What is a heat map?
A heat map is a visual representation of how visitors interact with a web page. The data heat maps provide are displayed using a color-coded system to indicate portions of the map that are highly viewed or least viewed (red is hot indicating lots of views, blue is cold indicating low views). The type of data that can be collected and displayed ranges from mouse-movement, clicks, attention, and scroll. This tool allows us to capture and quantify what people are doing when they are on your website and how they interact with it.
7 Tips and tricks to make the most out of heat maps
With the power of heat mapping data at our fingertips, how can we improve the performance of website pages to make sure visitors are doing what we want them to do on a page? Here are our top 7 tips.
Gauge the Effectiveness of Your Page Layout
Your call to action is only as good as the number of people who see it or engage with it.
With the help of heat maps, you’ll be able to have insight on which content on your page attracts the most attention or receives a lack of attention from your audience. You’ll be able to see where your audience is clicking, looking, and engaging with.
Page Scanning: F-Shaped Eye Tracking
We tend to scan a page in an F pattern, reading headlines, subheadings and bullet points, but largely ignoring the right hand content (source studies). While generally true, this is not a universal truth. Checking to see if your page follows this format, and if your audience scans the page in this way, is important to ensuring your page is easy to consume.
Distinguish What Users Can (and Can’t) Engage WithWhen it comes to page interactions, you will want to make sure that any clickable elements on your webpage are clear to your audience. Use heatmaps to identify if there are any clickable areas that people never even try to click on, and if there are any non-interactive areas that people click on a lot. If you notice this disconnect in expected interactivity, you may need to revise the design of your page.
Ensure that Key Info is Above the FoldGoogle Analytics will tell you the screen sizes of your visitors, but it’s another thing entirely to see what your visitors see. Often, you’ll be really surprised by what is or is not above the fold of your website page. You’ll also find it insightful to see how many users scroll beyond the initial page to read more info or just take a look at what’s displayed without any navigation. The information displayed above the fold is key, you’ll want to share your most important content and call to actions there to be sure your audience is receiving the most essential messaging you want them to receive.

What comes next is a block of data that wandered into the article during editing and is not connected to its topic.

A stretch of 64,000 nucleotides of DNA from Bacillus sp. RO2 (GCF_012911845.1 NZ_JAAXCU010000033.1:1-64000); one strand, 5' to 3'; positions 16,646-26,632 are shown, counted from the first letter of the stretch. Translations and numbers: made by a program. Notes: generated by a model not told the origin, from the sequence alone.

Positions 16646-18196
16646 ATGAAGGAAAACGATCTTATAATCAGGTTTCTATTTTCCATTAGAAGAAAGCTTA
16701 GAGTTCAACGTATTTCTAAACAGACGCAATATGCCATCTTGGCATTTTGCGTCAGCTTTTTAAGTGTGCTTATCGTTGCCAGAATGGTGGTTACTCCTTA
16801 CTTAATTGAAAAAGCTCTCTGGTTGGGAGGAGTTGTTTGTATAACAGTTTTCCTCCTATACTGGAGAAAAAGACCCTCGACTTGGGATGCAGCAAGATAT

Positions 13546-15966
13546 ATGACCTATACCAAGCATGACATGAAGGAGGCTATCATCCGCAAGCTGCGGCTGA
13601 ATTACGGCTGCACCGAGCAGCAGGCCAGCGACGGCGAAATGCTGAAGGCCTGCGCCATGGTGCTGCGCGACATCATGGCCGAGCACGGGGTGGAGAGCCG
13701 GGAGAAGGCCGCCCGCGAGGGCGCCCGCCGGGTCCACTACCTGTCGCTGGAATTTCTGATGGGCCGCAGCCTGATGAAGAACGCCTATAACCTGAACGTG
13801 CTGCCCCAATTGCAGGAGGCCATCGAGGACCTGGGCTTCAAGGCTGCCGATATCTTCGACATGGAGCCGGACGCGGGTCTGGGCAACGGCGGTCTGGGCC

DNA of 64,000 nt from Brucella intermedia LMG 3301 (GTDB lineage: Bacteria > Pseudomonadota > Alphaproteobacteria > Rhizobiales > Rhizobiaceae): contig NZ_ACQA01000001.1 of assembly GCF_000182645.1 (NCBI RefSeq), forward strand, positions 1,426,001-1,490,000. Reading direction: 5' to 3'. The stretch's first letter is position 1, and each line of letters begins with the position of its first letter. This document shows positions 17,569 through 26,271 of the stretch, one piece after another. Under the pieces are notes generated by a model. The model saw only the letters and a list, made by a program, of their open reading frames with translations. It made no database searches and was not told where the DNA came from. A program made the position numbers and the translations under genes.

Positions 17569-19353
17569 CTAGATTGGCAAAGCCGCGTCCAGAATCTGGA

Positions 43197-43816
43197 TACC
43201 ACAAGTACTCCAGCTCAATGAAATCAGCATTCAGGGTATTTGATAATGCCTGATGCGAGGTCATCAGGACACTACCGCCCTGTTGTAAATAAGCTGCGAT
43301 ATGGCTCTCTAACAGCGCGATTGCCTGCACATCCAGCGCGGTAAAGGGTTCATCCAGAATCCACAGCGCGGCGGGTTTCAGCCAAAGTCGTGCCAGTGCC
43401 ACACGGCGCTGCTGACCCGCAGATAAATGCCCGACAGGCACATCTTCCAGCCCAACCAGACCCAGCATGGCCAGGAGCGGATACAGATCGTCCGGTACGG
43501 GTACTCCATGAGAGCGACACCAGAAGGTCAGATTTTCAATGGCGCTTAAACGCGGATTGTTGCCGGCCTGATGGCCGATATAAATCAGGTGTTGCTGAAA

Are Your Visuals Effective?When it comes to attracting more attention on your website, utilizing visuals will go a long way. Consider using heat maps as a way to test out if visuals integrated on your website are drawing attention or not. If you notice users aren’t interacting with your site, use A/B testing to see how new visuals can change that dynamic and how your website’s heat map may change.
Signs Your Page Content SucksWith heat map tools you’ll be able to easily see where your audience navigates. Are they often scrolling to the bottom of the page, back up, and back down again? They clearly expect to find something on this page but aren’t. Clicking nav options for the pages they're already on is another indicator that your page either doesn’t have the information that someone is expecting to see.
Heat maps can give you some of this data but screen recordings are the real gem when it comes to identifying if your page is missing key content.
Engagement Discrepancies by DeviceHeat maps allow you to move past the basic reporting in Google Analytics to identify not only IF your visitors behave differently on mobile and desktop, but WHY they behave differently. Reviewing heatmaps for scrolling and click patterns on both devices will give you a better understanding of what your audience’s experience is like.
Dig Deeper: Use Real-Time Surveys
Some heat mapping tools have user surveys that you can leverage to get first-person feedback from your audience, reducing the assumptions that you make about their behavior. Questions can be simple and straightforward, “did you find what you were looking for today?”, or more open-ended and qualitative, “tell us about your experience with our website”.
When you collect data from several sources (heat maps & surveys) you can create a more comprehensive picture of your user experience and interactions on your website.
Test, Measure, Report, Repeat
Collecting data is great -- but most people stop there and fail to review, interpret, and act upon the data. If you want to take your conversion rate optimization to the next level and have your site really perform it’s best, contact us for marketing intelligence services.